I continued with the assembly of various engine components in the forty-fifth week of restoration. I learned the hard way that the vacuum line from the intake manifold to the distributor needs to be one of the first items to install on the engine, not one of the last! However, after a number of trial fittings I did manage to get the pipe installed with only having to disconnect a few hoses. The copper pipe slips into rubber connector fittings at the manifold and distributor.
The capillary tube running from the water temperature/oil pressure gauge to the fitting on the LH front of the cylinder head was the next item to install. Two small mounting clips and brackets were first mounted to head bolts securing the intake manifold and the tube was slipped under the clips, and the temperature sensing bulb inserted into the head and screwed home.
Given all of the typical concerns about overheating with the Healey engine, I decided to use a six blade aluminum fan sourced from British Car Specialists, The fan comes with an aluminum spacer to fit between the water pump pulley and the fan.
The aluminum radiator and custom made air deflectors were the next pieces to go on. The radiator was ordered from Cape International and I must say that the craftsmanship is superb. The aluminum deflectors I had made caused the radiator to be a tight fit, but with patience all components were secured into place. I put a light coat of black radiator paint on the front surface of the radiator to give a standard appearance when looking through the front grille. I am using a 7 lb radiator cap as was standard with the original radiator. I then attached the overflow tank hose as well as the lower and upper hoses to the head and the water pump.
I replaced the original copper hot water pipe with a polished aluminum pipe simply for aesthetic reasons. I like the look.
Denis Welch makes a high quality (read, as expensive) throttle cable mounting bracket for a conversion from the original mechanical linkage. I did not use the complete Welch kit but I did use the piece located on the intake manifold. It is a well engineered design and looks like it belongs there. I incorporated a stainless steel sheathed throttle cable from Lokar. Fellow enthusiast Jack Brashear gave me some help on the optimal design for the accelerator pedal lever to which the cable is attached. I lengthened an original BJ8 lever to get the desired result. I previously installed the firewall bracket for the cable assembly.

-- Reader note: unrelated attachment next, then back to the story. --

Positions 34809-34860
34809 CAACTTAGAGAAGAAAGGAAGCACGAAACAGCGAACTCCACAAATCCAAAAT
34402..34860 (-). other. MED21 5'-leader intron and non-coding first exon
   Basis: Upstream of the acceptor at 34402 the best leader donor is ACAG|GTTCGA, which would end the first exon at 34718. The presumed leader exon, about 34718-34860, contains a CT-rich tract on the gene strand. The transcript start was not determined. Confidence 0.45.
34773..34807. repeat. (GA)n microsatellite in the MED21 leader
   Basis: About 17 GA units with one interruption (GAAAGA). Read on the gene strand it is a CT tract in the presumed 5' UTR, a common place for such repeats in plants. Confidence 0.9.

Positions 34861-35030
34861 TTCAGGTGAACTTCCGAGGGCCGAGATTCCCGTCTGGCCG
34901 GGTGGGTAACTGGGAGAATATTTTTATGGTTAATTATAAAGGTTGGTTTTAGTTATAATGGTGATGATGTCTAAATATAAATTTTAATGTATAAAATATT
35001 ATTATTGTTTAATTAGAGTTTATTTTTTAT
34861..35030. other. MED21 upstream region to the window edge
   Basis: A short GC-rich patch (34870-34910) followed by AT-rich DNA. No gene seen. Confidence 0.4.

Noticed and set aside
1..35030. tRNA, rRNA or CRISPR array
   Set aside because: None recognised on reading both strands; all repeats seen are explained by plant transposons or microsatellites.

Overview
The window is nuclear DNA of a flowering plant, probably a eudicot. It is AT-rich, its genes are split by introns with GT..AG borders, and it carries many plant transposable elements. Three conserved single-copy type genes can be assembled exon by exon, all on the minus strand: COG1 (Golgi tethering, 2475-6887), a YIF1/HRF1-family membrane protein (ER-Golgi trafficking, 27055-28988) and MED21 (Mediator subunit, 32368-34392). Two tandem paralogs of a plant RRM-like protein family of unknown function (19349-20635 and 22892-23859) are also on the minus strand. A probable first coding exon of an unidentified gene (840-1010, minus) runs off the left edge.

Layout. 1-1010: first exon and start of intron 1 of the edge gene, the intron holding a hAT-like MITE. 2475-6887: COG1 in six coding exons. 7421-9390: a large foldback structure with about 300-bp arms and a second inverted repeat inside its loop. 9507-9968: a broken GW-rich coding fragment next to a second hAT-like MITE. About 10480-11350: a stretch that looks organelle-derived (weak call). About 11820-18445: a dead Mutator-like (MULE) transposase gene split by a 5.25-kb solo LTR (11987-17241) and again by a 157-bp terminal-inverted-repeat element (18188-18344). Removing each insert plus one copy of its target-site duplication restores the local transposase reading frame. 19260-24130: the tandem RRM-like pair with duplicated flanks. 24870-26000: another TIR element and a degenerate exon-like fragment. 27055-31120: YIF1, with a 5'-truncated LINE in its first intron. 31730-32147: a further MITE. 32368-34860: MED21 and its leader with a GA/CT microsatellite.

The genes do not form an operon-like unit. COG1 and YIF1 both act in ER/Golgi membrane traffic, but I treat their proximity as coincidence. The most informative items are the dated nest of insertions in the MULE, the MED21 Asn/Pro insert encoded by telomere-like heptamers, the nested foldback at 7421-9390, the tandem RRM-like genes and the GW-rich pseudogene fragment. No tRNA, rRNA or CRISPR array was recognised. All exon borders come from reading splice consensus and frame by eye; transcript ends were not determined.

In my restoration, I converted to a BJ8 intake manifold and HD8 2” carburetters. This, of course, meant adding a dual choke mechanism as used on the BJ8s. The parts were sourced from Moss Motors. The choke bracket that converts the single cable from the dashboard fascia to the dual cables running to each of the carbs was mounted to the firewall and choke cables were connected. A small block provides the linkage for the single to dual cable. I drilled and tapped the ends of the remote control choke block for #6 set screws to ensure the proper return of the cables in the bracket since this is a common problem with HD8 carbs.
Although Jack at Coachworks had installed the alternator with the engine rebuild, I had to remove it for the engine installation. I then put it back on the engine and wired it. Hendrix Wire Wheel provided photos and a wiring diagram to make this an easy job. The red wire on the alternator plug serves as a jumper to the screw terminal on the back of the alternator. The white wire on the plug was connected to the large yellow wire emerging from the wiring harness, originally intended for the large spade connection on the dynamo. The yellow/green wire originally connected to the dynamo was no longer required. Because the alternator output is more substantial than the dynamo, I elected to use a much heavier wire from British Wiring to run from the battery side of the starter solenoid to the screw post on the back of the alternator.
The final job of the week was installing the bonnet latch assembly to the car. I waited until the engine was in the car so that it would not impede the path of the engine as it was seated in the vehicle.